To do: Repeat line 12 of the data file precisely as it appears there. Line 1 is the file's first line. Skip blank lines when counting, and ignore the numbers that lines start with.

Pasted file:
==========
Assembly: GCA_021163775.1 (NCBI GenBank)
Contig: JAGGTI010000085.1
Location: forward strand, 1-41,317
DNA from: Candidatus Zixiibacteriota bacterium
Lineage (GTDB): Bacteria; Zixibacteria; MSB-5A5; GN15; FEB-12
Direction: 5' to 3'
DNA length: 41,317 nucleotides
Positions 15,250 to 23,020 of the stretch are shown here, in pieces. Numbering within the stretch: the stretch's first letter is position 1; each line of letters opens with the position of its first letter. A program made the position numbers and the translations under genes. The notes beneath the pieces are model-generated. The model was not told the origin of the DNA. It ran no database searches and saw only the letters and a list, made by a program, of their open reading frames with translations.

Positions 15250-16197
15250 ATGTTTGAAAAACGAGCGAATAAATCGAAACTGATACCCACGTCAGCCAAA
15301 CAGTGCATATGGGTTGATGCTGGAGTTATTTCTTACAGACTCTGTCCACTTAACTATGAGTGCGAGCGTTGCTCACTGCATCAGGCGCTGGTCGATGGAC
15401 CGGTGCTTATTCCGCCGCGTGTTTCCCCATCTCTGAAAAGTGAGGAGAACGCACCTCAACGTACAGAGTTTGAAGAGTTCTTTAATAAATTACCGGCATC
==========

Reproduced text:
15401 CGGTGCTTATTCCGCCGCGTGTTTCCCCATCTCTGAAAAGTGAGGAGAACGCACCTCAACGTACAGAGTTTGAAGAGTTCTTTAATAAATTACCGGCATC